I’ve read articles that a quality of mentally strong individuals is resiliency. To be able to look hardships in the face and move beyond them. Bounce back if you will…
Resiliency is a tough quality to employ when you suffer from depression. Remember in the early days of cartoons, the coyote would try to light a fuse on fire to release the anvil that would fall on the head of the road runner at just the right moment? Then the fuse would die out and the coyote would run back and relight it. This may have happened one or two more times until finally the fuse would catch rather suddenly and BOOM right in the coyote’s face!
This is as good of a description as any when it comes to trying to embody resiliency with depression. I’m not saying I’m always living on the edge of a deep depression but it’s there. It’s a slippery slope and I’m very aware of this. Recently, there have been several bumps in the road and it is definitely testing me. Like the stupid coyote, when each thing happens, it lights the fuse. At this point, I’m working hard to NOT allow the big BOOM to happen and get sucked down into the dark side.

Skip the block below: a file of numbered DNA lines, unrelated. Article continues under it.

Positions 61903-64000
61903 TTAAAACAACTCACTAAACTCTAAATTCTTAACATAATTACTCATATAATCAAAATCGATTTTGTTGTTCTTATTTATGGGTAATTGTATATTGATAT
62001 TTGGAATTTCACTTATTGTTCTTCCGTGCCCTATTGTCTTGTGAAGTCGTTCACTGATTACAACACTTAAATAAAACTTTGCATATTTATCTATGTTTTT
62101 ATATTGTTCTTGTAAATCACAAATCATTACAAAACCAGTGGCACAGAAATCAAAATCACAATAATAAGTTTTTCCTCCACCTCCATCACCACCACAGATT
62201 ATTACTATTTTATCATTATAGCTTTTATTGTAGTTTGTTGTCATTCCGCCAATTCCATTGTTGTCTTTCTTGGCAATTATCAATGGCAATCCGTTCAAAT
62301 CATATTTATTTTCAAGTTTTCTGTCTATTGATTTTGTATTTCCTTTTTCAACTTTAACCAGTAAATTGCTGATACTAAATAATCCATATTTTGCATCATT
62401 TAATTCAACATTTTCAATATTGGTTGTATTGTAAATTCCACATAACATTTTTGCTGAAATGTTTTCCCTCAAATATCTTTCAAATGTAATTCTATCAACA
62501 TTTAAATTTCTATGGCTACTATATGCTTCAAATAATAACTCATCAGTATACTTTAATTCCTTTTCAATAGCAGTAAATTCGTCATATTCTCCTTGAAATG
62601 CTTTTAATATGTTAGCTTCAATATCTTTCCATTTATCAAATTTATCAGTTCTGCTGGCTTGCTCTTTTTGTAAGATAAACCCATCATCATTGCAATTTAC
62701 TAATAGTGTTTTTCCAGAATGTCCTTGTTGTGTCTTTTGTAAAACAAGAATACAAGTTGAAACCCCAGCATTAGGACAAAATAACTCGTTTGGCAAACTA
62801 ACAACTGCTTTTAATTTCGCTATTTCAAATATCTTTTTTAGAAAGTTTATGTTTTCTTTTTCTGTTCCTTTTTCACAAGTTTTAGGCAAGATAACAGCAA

I will absolutely admit, last year’s major bout of depression was one of the worst I’ve every experienced. I don’t feel it’s on that level again. Instead I feel on the brink of, “wow, my life sucks right now and I don’t see how it can get better”. Part of the issue is that the hits are coming from all aspects of my life. There isn’t any one area where I can feel confident and hang my hat on, “well at least this is going well”.
Most of the mini-crises are happening on the personal realm, however, running is also being affected. Is it the end of the world? Of course not. Do I know I can get better? I’m almost positive I can. But it’s annoying and frustrating so it adds to the chipping away of my resiliency.